The lawns were apparently gruesome places: Afghan officials state Shirin Gul brought home the guys who hired her for sex and fed them drug-spiked tea and kebabs; 27 of them ended up dead, buried in one of 2 backyards after her relatives robbed and killed them, the New York Timesreported at 2015.
The BBC in 2005 called her “Afghanistan’s most notorious woman prisoner”: Gul is serving a life sentence and so also, in consequence, is her 11-year-old daughter. Composing for the Times, Rod Nordland clarifies the young Meena’s situation “is extreme, but not unique;” hundreds of children are believed to be behind bars along with their mothers in the nation.
Afghanistan’s female prisoners are permitted to keep their children with them till the offspring hit age 18; in several scenarios, there isn’t any alternative for care. That’s the case with Meena, whom Gul conceived while in prison, apparently via a prison guard, with Gul accused of getting pregnant so as to escape her first sentence death by hanging. After having the child, her sentence was really commuted to life.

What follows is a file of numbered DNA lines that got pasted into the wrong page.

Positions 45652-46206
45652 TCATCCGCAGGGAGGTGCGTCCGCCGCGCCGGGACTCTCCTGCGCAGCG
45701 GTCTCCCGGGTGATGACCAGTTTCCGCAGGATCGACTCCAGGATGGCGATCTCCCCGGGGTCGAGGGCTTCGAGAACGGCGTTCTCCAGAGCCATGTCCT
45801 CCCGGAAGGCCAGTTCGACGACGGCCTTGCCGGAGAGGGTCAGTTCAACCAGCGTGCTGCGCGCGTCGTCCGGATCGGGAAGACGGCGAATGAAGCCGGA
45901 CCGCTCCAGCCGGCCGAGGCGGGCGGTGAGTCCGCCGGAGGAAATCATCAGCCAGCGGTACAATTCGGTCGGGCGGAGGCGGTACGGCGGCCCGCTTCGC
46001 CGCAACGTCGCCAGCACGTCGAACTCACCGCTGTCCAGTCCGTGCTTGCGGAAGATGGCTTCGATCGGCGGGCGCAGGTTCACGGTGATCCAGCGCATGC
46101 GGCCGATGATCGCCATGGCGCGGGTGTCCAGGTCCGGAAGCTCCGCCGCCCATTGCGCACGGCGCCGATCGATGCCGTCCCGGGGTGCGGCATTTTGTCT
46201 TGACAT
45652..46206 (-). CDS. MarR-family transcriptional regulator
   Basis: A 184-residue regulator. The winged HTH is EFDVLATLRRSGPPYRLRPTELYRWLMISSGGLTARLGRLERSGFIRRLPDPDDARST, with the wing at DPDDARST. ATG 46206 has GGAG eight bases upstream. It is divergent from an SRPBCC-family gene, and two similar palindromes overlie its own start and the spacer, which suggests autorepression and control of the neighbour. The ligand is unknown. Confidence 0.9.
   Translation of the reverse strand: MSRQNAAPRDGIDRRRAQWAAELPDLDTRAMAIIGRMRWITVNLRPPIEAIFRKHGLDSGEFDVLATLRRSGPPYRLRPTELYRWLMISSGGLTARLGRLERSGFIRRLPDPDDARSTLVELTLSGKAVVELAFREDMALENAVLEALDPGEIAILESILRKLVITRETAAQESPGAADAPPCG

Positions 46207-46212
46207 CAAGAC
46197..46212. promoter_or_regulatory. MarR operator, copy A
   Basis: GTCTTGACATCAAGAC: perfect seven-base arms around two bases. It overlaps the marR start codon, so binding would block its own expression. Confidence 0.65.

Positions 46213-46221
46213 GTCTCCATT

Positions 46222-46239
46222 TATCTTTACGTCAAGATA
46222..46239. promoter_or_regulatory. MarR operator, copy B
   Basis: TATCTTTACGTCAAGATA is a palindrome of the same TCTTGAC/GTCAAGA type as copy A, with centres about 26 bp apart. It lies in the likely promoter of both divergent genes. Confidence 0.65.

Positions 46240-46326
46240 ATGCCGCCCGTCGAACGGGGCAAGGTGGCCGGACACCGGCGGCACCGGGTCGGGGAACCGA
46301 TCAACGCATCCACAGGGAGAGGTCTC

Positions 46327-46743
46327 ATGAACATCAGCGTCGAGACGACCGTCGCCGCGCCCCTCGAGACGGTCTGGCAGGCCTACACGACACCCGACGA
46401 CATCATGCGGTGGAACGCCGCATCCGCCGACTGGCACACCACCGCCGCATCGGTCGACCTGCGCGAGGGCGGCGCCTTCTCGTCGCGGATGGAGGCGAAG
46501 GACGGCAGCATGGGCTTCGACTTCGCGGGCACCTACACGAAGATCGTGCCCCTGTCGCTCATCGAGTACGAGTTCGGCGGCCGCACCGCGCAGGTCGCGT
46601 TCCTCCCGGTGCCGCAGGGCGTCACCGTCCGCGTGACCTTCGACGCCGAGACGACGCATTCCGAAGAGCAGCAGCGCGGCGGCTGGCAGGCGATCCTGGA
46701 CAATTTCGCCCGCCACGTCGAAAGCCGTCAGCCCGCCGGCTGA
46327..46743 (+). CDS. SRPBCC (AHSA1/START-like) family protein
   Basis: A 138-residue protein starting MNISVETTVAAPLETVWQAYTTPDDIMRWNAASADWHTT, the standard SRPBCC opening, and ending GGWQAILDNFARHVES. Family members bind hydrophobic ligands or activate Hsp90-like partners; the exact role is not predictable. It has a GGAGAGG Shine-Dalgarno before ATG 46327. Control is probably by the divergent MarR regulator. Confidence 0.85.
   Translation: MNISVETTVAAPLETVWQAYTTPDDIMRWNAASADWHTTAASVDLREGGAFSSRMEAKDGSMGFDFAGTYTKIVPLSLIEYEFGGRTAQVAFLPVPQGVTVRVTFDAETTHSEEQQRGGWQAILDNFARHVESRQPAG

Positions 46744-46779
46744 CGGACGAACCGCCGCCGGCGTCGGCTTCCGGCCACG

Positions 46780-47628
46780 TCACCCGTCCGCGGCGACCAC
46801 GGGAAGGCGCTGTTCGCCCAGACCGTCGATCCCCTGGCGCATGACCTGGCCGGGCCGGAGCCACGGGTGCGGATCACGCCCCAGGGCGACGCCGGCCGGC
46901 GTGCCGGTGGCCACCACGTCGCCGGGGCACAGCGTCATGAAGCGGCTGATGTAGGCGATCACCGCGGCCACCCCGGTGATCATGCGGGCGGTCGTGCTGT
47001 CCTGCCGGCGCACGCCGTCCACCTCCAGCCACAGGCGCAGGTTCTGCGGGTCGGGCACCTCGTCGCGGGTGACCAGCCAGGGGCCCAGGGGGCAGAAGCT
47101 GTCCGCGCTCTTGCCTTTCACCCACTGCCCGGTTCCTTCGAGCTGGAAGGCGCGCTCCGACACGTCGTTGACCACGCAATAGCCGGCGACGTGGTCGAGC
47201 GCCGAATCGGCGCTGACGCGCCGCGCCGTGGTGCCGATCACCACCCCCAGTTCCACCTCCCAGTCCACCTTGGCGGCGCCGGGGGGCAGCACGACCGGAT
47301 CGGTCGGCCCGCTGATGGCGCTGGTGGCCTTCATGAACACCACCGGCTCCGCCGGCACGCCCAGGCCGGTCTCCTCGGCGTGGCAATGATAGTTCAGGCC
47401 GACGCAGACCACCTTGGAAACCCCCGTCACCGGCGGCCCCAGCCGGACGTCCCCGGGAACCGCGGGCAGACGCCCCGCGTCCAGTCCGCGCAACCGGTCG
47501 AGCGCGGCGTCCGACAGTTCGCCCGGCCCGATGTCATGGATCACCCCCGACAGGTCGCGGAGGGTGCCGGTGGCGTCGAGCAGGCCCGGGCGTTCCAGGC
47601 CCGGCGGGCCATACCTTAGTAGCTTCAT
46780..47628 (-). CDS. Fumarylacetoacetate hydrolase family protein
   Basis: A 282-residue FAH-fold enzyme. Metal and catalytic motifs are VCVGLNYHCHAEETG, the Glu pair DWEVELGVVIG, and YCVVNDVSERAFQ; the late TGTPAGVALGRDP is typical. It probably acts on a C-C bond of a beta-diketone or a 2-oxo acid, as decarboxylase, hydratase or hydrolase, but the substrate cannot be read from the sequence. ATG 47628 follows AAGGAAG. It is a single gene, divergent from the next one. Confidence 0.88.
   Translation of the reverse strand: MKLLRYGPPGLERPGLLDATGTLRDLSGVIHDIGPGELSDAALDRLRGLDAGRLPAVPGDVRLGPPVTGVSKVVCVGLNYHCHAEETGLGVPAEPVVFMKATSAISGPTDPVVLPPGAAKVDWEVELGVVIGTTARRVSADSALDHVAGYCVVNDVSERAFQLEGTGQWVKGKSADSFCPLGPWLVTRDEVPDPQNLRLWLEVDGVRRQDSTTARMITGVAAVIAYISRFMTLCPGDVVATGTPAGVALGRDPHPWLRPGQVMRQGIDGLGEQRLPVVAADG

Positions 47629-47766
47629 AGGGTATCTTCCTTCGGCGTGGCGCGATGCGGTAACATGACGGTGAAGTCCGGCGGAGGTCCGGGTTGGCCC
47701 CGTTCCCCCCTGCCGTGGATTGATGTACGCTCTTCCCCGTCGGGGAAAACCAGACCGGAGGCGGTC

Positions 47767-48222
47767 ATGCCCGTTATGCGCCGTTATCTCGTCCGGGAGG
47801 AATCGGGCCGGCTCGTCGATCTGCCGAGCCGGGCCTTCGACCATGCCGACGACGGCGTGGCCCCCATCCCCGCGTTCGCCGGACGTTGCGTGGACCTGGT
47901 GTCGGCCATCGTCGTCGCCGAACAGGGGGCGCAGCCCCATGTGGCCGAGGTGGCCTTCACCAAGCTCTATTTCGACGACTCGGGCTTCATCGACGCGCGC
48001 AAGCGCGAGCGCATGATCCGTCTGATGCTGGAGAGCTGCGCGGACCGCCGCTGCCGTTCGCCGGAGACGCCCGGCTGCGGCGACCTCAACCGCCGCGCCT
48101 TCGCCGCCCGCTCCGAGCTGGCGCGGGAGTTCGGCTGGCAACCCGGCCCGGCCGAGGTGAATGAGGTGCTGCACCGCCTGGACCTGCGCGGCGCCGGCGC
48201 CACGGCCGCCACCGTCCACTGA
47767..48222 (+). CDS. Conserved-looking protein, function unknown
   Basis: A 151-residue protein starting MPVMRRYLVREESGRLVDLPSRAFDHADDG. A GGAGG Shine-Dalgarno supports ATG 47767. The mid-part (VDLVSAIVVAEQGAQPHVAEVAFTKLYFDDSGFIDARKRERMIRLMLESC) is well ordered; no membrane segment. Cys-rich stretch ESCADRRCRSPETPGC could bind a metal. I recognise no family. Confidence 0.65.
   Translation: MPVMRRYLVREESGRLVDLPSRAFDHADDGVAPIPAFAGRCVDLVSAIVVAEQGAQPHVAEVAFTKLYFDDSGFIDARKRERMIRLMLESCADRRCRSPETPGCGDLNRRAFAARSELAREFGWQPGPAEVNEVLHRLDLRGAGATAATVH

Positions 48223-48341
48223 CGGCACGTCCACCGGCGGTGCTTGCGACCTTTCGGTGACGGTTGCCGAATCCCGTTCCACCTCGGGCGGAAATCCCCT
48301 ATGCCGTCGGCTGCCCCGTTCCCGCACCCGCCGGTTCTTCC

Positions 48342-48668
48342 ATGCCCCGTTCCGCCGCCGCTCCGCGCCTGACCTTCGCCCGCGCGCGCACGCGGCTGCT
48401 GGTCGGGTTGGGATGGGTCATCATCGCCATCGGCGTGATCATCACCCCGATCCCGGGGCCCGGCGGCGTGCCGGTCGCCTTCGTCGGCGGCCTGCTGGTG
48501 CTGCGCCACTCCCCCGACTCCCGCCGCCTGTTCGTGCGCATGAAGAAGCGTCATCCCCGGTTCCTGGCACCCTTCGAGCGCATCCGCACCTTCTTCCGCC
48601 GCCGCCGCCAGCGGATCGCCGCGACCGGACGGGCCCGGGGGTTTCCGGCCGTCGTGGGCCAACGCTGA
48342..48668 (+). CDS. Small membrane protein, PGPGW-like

Nordland describes a kid who has never stepped foot outside the Nangarhar Provincial Prison in Jalalabad, and probably won’t for another seven decades. She looks throughout the article as a sweet and polite transparency for her “brash” mum, whom she informs Nordland she won’t leave. Gul at one point informs Nordland, “I’ll kill you. I’m going to come over there and take out your eyes.” Meena, alongside her, provides a serene “shh.”